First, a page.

what we work on
Menstrual Hygiene Management
giving more women and girls access toaffordable menstrual hygiene products
Every month in Tanzania millions of women and girls face the impossible challenge of managing their periods without hygienic, convenient, comfortable menstrual products. Most women resort to strips of cloth, which are difficult to keep clean in a country where social taboo makes it impossible to hang the strips out in the sun to dry. Cloth leaks too, limiting a woman’s ability to move around and keeping girls from attending school. Social norms prevent open discussion of this huge problem. Greater adoption of more affordable, more widely-available modern menstrual hygiene products is the solution to this problem. That is our goal.
The first step was the abolition of VAT on sanitary pads in the Government of Tanzania’s 2018/19 fiscal budget. We drew on our coalition-building experience to coordinate an influential group of women’s rights campaigners, UN agencies, parliamentarians and civil servants that successfully pushed for the change. Since then a host of other countries across the region have followed suit, replicating lessons learned in Tanzania.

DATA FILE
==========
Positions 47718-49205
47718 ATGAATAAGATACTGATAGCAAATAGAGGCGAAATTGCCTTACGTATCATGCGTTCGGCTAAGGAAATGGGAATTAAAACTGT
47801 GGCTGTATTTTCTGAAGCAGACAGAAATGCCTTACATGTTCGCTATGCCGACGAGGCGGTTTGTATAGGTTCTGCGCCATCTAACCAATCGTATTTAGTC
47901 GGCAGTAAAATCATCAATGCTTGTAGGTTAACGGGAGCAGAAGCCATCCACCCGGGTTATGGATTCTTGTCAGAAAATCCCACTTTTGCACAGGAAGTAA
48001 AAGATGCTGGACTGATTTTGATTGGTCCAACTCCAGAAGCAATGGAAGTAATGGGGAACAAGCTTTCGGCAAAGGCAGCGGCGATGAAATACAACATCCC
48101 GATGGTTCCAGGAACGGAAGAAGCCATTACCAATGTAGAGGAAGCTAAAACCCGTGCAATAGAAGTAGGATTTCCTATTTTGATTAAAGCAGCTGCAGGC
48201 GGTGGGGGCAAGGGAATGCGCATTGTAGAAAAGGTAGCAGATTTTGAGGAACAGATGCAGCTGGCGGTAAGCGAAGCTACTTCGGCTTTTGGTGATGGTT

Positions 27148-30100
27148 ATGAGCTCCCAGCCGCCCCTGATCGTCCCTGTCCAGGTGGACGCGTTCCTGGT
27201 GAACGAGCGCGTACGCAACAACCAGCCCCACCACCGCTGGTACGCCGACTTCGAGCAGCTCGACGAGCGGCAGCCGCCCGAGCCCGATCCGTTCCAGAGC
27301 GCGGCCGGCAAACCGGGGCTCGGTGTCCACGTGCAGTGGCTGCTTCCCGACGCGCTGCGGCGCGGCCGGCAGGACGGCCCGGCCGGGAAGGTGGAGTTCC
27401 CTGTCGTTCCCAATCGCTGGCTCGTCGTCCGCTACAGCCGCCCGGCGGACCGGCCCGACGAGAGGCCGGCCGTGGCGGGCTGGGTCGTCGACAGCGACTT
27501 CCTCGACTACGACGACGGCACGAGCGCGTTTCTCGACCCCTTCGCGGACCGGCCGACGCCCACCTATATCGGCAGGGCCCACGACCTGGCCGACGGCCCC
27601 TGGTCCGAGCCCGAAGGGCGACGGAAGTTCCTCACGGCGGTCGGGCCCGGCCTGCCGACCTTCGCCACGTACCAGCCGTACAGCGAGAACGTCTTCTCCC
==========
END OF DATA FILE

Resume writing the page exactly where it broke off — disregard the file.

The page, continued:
Now our focus is on market-led reforms. We are working with manufacturers, distributors and retailers to develop new products and bring down costs across the supply chain, increasing the number of women and girls reached by every brand. Our market analysis and consumer research has compelled two major brands to increase spending on marketing and distribution which has already seen higher sales in wider geographic markets.
Changing the social norms that make it taboo to talk about menstruation in Tanzanian is also essential if men are going to include the cost of pads for their wives and daughters in the monthly household budget. Our marketing partners have recruited a team of Tanzanian celebrities, male and female, to lead a new, public conversation about periods and bring a private, lonely battle out in the open.
The menstrual cup offers women and girls an alternative, environmentally- sustainable means of managing their menstrual blood. We helped get the product licensed in Tanzania and are working with two new, innovative brands to conduct research into its use and correct misconceptions and stigma that surround the device through education and outreach.
Sanitary pads on beer trucks: how to reach rural women and girls (LINK TO WINDWARD BLOGPOST)